- Robert Sternberg
What really makes most good romantic comedies work is the actors. Plots are practically interchangeable in the genre and there aren't many new themes or ideas, either. But if the leads have a good chemistry and the supporting characters are interesting and funny, the film will work.
As the leading male in Seeing Other People, Mohr is fine as Ed, giving enough of an edge to be funny. But there is no question this is Julianne Nicholson's film. She is funny, sweet, charming and filled with this incredible energy. Her performance takes the film from a run-of-the-mill romantic comedy to a truly funny, sometimes touching film.
Ed (Mohr) and Alice (Nicholson) are the kind of couple that stays in on Saturday nights. They play Scrabble. He picks out stamps based on what he thinks she'd like. They are, in every way, in love. But she's got one nagging doubt – she's only had sex with three other "men" – one actually being a woman. So, she tells Ed that she wants to have some meaningless sex before their marriage. Hilarity ensues.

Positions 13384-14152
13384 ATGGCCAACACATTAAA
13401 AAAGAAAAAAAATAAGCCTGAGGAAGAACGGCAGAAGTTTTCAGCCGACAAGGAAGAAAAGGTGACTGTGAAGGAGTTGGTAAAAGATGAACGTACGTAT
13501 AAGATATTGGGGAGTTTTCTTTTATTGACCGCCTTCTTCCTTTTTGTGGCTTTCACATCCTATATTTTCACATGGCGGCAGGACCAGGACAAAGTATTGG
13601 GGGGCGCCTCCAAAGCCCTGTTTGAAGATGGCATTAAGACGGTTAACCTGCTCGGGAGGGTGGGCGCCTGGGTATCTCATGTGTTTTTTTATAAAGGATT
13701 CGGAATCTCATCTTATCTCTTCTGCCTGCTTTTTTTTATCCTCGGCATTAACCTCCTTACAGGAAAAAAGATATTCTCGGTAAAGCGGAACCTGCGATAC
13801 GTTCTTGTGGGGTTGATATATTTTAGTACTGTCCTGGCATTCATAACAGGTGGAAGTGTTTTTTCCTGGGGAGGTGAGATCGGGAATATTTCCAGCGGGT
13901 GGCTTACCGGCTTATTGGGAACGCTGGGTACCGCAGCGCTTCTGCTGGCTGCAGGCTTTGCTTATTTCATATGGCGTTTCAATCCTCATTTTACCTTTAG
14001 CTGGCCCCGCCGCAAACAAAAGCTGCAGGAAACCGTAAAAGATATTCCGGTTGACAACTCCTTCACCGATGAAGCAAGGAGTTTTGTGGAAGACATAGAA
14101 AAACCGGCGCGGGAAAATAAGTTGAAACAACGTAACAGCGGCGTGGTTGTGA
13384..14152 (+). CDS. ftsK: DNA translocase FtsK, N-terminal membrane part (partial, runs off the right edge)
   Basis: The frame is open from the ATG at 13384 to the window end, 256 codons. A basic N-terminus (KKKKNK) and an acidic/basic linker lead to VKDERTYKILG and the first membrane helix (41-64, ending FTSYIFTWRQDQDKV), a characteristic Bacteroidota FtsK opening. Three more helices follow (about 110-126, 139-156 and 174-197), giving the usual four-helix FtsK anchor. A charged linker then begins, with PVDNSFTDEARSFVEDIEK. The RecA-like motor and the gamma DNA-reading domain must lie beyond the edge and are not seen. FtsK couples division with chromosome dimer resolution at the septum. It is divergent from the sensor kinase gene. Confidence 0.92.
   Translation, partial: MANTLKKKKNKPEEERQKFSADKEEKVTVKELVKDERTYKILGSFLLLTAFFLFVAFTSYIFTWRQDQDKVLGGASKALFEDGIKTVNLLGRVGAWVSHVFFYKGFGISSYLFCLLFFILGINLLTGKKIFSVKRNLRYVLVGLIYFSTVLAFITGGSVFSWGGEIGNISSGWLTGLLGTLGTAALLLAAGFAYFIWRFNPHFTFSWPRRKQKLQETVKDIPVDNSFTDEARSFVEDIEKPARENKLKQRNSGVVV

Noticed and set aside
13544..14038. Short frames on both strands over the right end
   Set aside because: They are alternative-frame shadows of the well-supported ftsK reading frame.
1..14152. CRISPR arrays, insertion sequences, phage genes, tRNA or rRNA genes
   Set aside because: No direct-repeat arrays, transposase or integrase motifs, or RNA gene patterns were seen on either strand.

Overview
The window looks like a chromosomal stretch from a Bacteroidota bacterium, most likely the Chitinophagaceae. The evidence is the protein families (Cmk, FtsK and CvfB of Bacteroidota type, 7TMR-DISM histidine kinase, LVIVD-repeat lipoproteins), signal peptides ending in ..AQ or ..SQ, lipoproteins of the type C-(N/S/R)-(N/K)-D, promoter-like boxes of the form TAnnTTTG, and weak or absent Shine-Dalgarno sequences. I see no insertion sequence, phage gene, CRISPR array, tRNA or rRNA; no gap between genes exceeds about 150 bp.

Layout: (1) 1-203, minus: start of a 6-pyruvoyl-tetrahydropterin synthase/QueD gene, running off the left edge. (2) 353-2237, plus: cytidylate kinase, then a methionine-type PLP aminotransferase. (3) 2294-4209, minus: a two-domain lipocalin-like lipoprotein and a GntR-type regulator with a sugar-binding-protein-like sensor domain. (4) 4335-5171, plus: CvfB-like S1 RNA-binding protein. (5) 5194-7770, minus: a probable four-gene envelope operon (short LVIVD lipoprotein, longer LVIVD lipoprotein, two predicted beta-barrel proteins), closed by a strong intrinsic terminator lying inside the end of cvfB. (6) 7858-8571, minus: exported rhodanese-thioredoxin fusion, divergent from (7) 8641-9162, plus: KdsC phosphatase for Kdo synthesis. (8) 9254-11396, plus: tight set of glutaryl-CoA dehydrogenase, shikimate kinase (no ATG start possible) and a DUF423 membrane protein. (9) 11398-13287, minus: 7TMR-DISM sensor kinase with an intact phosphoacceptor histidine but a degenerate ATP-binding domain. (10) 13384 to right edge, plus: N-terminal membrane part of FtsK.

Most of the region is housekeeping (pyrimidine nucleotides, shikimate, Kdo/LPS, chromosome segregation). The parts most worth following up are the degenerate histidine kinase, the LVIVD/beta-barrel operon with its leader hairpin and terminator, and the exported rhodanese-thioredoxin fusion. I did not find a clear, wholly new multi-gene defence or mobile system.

So, what makes Alice so loveable? It's not really the script; she's the one who pushes the clearly doomed sex plan. It's not any of the individual gags throughout; there's not a big difference between the set pieces in Seeing Other People and in lesser films. But Nicholson has this tremendous energy, this great spirit that takes over early on in the film. Her innocence is the best trait for Alice.
Josh Charles, Andy Richter, Bryan Cranston and Lauren Graham are also funny in supporting roles. Also, for those with similar taste in women singers as mine, don't blink during the yoga scene for a six-second appearance from Liz Phair.
Seeing Other People is not without flaws, though. The entire film feels very episodic, as if there are no plot points, just encounters. Some of the jokes are the ultimate of cliché (cheating spouses pushing others out windows when significant others come home, for instance).